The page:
Calidore String Quartet at East Neuk Festival

12.28.16
Calidore String Quartet
The Arts Desk

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Revelations in the classical year never stop coming. Even the week before Christmas yielded two performances as good as you're going to get: the sheer effervescence and light-flourishing of Lucy Crowe in ecstatic Bach and Mozart with La Nuova Musica, and Sheku Kanneh-Mason in Haydn's C major Cello Concerto. So any sifting of 2016's musical riches needs to put the truly one-off packages at the top of the list.

 

In terms of unrepeatable magic and logistics that actually worked, watch the birdie for Pierre-Laurent Aimard's four Aldeburgh Festival concerts of Messiaen's Catalogue d'Oiseaux from 4.30am (audience members out on the Snape marshes pictured below) to midnight in locations including the Snape Maltings bar overlooking the marshes and an open-air platform on a hill - yes, they do have them in Suffolk - at Minsmere Bird Reserve. The most amazing connection came for me when, having heard what I thought were stridulations among the dawn chorus, they were confirmed in a talk before the final concert as the sounds of the grasshopper warbler. And yes, Messiaen does his own version of them. Helen Wallace also reeled at the circus setting for the Festival's roll-up opening, including a dizzying performance of Britten's Les Illuminations from Sarah Tynan.

 

At the Proms, the most curious programme on paper worked brilliantly in practice, Mark Wigglesworth conducting the BBC National Orchestra of Wales and soprano of the year (again) Tamara Wilson excelling both as Wagner's Walküre Brünnhilde (strictly speaking, opera for tomorrow's choice) and in Tippett's A Child of Our Time (definitely oratorio, and decidedly for today).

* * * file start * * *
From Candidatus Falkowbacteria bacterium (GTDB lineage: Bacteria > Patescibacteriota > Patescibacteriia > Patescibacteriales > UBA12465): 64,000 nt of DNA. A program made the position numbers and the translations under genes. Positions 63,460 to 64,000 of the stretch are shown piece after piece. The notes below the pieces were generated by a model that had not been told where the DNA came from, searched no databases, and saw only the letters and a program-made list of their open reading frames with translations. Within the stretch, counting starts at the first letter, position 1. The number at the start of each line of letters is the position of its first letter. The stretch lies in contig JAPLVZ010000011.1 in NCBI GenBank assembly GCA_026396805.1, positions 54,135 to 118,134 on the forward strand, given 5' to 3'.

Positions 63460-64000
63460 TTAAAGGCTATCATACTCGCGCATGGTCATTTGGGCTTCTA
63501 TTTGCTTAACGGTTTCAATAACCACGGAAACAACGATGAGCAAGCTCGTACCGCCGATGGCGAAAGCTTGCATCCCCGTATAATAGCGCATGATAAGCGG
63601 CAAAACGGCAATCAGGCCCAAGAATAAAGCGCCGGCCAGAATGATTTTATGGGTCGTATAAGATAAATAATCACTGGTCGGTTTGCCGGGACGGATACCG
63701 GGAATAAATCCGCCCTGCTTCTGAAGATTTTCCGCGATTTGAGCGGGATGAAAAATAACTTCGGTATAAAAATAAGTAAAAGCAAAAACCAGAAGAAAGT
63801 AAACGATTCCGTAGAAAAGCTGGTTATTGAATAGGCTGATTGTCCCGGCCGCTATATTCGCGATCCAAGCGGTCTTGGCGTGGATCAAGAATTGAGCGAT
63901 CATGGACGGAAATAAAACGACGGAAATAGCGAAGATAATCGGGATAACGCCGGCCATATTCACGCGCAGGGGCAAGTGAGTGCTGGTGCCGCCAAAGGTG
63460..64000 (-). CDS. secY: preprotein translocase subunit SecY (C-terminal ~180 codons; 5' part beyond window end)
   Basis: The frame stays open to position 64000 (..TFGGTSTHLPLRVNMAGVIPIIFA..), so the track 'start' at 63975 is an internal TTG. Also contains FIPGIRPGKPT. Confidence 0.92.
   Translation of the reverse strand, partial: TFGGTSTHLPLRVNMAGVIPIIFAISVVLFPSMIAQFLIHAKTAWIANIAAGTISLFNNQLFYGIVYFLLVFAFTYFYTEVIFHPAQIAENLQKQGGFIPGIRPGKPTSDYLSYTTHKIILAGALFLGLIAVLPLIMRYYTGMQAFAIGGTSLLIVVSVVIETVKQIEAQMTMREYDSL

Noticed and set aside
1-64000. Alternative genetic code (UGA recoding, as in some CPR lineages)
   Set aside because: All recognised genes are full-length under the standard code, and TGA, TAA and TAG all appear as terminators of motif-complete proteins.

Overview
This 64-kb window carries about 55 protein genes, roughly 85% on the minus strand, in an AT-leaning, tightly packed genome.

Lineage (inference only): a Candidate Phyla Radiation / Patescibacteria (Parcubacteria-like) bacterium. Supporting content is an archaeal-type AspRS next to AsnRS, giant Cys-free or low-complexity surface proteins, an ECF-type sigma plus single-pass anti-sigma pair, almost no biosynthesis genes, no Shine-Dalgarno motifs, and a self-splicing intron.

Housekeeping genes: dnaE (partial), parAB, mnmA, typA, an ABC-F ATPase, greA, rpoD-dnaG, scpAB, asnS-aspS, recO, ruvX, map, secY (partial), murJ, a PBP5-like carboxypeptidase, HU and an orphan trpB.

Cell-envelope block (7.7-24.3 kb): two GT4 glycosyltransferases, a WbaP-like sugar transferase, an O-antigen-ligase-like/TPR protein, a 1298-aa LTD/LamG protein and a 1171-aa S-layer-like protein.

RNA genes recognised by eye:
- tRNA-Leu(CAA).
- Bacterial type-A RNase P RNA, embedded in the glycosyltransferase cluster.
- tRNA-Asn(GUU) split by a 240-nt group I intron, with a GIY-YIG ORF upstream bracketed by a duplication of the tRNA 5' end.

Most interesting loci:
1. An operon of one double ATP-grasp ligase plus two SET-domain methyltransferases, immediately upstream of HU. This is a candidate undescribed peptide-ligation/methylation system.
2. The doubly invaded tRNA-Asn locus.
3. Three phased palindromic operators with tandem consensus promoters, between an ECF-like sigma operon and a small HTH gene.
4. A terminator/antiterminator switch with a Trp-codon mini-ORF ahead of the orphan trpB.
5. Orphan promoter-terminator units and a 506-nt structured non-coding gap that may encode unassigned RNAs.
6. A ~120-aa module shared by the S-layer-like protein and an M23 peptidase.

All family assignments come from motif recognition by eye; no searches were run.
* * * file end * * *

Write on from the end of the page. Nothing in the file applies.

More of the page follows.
Mirga Gražinyte-TylaAlexandra Coghlan's concert of the year is Mirga Gražinyte-Tyla's London debut as principal conductor of the City of Birmingham Symphony Orchestra; Richard Bratby was one of the few critics to catch Mirga's crucial test concert in Brum at the start of the year (the conductor pictured above by Vern Evans). Fast forwarding again to the Proms, Simon Rattle, whose CBSO Mahler had been such a beacon, showed how far you can still go with this composer given an orchestra of supreme refinement like the Berlin Philharmonic in a revelatory Seventh Symphony.

 

A final Proms choice: the National Youth Orchestra of Scotland had the edge on its Great British counterpart only by virtue of its conductor (Ilan Volkov) and the best concerto performance I heard this year, young pianist Pavel Kolesnikov's championship of Tchaikovsky's Second. The NYOGB's real triumph came earlier in the year, under the superficially insane but profoundly musical guidance of Kristjan Järvi (sorry, but we have to see this photo, below, of the youngest Järvi levitating by Jason Alden once again).

 

Kristjan Jarvi levitatingEvery recent year has been a beacon for youth, and this one has shown things are getting even better across the board, with one very special sea-change. Sheku Kanneh- Mason's Haydn may have been a triumph of artistry over the mere prettiness inherent in the C major Concerto, but the Shostakovich concertos are the ones I want to hear him play live; the BBC Young Musician final (Kanneh-Mason pictured below with Mark Wigglesworth by Mark Allen) was as electrifying a performance of the First, post-Rostropovich, as any I've heard. No harm in in repeating what I wrote about the Haydn - he's not just BBC Young Musician of 2016 but player of the year, period.

A previous winner, Martin James Bartlett is keeping a low profile as he continues his studies, but dazzled a packed church at the Southrepps Festival in deepest Norfolk leading a hyper-vivacious performance of Mendelssohn's First Piano Trio. For me, it was a year of revelations in Mendelssohn's chamber music; I only caught three of the six string quartets from the engaging Americans of the Calidore Quartet at the East Neuk Festival, but fell in love with each one.